Staying Expedited Proceedings - Neurim Pharmaceuticals v Mylan

Author Karjis Sambrans Licence  CC BY 2.0  Source Wikimedia Commons












Patents Court (Mr Ian Karet) Neurim Pharmaceuticals (1991) Ltd another v Generics (UK) Ltd (T/A Viatris) and another [2021] EWHC 2897 (Pat) (29 Ort 2021)

This was an application by Generics (UK) Limited and Mylan UK Healthcare Limited ("Mylan") for a stay of the expedited trial that had been ordered by Mr Justice Mellor in Neurim Pharmaceuticals (1991) Ltd and another v Generics UK Ltd (t/a Mylan) and another [2021] EWHC 2198 (Pat) (2 Aug 2021) which I discussed in Practice - Neurim Pharmaceuticals v Mylan on 30 March 2022.  The purpose of the proposed stay was to await the outcome of opposition proceedings in the European Patent Office under Part V of the European Patent Convention.  The outcome of those proceedings including an appeal could be expected in 2023 or  2024.

The reason why Mr Justice Mellor ordered an expedited trial is that European patent 3,103,443 had a very short term.  It had been filed on 12 Aug 2002 but had not been granted until 30 June 2021.  Mr Justice Mellor noted at para [40] of his judgment that Neurim Pharmaceuticals (1991) Ltd and Flynn Pharma ("Neurim") appeared to have a valid patent that Mylan appeared to have infringed.  The only way that there could be a judgment on the patent's validity and whether it had been infringed before the patent's expiry was by ordering those matters to be tried as preliminary issues.  That would enable the claimants, Neurim Pharmaceuticals (1991) Ltd and Flynn Pharma, to obtain injunctions against Mylan thereby clearing the British market of competing generic products before the expiry of the patent.   The trial of those issues had been listed for December 2021.   Were a trial to take place after the expiry of the patent the only remedy that the court could award would be damages which may or may not have been adequate to compensate Neurim for any infringement.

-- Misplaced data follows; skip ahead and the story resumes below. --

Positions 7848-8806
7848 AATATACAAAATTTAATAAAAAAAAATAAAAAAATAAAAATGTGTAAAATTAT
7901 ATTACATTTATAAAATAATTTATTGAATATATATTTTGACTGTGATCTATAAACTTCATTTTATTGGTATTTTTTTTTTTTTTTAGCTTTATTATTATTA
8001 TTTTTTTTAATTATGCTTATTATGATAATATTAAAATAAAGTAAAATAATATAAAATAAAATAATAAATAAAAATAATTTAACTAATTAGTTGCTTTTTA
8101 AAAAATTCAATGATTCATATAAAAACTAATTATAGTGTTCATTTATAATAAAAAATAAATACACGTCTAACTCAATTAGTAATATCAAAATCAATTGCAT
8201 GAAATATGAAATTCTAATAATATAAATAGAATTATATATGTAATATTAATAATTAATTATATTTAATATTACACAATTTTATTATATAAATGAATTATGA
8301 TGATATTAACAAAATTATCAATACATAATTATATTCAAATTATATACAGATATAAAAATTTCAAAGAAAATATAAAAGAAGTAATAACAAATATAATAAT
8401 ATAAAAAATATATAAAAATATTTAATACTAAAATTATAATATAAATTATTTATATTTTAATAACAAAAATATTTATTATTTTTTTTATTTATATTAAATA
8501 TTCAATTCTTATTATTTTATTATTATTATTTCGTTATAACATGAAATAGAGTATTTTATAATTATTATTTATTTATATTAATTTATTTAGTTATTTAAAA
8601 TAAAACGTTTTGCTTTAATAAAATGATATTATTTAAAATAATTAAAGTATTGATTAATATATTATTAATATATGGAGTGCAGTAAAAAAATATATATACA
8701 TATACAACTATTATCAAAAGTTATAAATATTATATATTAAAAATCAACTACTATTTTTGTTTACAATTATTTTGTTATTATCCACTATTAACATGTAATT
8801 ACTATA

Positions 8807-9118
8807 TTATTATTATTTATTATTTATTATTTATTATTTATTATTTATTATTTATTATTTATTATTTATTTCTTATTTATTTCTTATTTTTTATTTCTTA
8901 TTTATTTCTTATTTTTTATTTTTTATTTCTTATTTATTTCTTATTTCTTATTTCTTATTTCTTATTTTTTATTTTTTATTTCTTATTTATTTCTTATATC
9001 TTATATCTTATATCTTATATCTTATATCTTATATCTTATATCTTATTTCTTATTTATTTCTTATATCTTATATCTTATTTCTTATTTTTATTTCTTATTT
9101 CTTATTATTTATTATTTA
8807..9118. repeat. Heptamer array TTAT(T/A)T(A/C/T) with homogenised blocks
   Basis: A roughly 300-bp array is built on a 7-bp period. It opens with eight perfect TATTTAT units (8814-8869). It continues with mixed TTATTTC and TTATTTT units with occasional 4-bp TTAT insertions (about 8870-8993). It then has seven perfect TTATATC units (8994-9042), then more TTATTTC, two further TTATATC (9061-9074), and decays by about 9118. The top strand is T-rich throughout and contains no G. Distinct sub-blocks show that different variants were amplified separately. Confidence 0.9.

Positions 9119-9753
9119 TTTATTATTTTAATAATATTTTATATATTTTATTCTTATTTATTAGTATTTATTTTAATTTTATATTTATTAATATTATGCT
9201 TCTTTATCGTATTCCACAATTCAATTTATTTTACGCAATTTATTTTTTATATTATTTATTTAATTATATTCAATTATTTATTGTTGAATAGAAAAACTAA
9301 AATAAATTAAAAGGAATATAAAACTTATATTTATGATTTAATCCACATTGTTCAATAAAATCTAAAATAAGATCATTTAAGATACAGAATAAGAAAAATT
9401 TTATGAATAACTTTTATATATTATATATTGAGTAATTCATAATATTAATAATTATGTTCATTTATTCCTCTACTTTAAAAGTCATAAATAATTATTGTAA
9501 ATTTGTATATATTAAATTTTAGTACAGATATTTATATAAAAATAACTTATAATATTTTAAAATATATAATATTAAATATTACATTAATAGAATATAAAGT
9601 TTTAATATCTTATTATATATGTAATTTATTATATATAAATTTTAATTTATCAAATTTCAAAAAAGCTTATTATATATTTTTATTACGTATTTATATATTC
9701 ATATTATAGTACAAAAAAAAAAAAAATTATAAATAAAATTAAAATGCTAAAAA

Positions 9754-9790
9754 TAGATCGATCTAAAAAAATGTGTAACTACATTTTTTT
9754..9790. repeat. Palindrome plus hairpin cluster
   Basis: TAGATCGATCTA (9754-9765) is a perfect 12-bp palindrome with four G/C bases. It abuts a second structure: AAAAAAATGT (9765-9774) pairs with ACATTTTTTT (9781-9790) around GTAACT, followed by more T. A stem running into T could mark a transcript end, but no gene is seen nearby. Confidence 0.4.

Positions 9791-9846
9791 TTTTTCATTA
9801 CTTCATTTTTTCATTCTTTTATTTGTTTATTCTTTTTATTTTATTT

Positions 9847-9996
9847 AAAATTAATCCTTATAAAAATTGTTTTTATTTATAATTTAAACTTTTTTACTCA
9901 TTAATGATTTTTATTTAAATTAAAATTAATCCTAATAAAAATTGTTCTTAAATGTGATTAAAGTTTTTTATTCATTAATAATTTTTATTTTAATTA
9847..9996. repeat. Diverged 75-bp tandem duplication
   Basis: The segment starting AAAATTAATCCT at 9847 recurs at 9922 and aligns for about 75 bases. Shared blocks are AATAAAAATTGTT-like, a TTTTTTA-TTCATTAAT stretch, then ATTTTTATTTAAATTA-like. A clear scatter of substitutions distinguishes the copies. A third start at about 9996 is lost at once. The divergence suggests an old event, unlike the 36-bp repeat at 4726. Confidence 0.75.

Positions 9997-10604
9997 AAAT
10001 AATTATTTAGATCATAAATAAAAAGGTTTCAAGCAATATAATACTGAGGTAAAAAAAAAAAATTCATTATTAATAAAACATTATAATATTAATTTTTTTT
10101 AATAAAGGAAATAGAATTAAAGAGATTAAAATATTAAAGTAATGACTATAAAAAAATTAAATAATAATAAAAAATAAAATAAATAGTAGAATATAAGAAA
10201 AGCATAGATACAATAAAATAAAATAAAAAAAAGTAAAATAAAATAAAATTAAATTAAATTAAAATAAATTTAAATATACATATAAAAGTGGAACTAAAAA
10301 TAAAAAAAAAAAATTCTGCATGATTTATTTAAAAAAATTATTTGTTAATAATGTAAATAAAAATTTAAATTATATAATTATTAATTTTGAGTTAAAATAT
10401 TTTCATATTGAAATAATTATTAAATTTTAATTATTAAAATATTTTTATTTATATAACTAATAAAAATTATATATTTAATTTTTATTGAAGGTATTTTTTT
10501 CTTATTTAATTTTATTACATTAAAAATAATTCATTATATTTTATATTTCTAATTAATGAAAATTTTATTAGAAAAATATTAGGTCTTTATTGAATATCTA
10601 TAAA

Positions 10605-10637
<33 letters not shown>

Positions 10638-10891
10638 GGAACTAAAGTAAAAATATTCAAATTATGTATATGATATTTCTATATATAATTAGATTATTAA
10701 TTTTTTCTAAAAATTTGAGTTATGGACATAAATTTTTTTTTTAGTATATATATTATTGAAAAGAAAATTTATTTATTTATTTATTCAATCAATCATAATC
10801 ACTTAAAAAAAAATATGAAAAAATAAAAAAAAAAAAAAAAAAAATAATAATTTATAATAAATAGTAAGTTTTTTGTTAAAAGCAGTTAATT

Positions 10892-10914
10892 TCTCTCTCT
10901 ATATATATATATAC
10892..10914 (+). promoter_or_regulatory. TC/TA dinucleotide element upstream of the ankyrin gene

Opposition is a procedure by which the validity of a European patent can be determined in the European Patent Office.   Art 99 (1) of the European Patent Office provides:

"Within nine months of the publication of the mention of the grant of the European patent in the European Patent Bulletin, any person may give notice to the European Patent Office of opposition to that patent, in accordance with the Implementing Regulations."

The grounds for opposition are set out in art 100:

"(a)   the subject-matter of the European patent is not patentable under Articles 52 to 57;
(b)   the European patent does not disclose the invention in a manner sufficiently clear and complete for it to be carried out by a person skilled in the art;
(c)   the subject-matter of the European patent extends beyond the content of the application as filed, or if the patent was granted on a divisional application or on a new application filed under Article 61, beyond the content of the earlier application as filed."

The advantage of opposition proceedings is that the outcome applies to all the countries for which a European patent has been designated.   The alternative is revocation proceedings in one or more of those designated countries.  Revocation proceedings in England and Wales can be very expensive indeed.  According to TaylorWessing's Patent Map, such proceedings are not exactly cheap anywhere in Europe.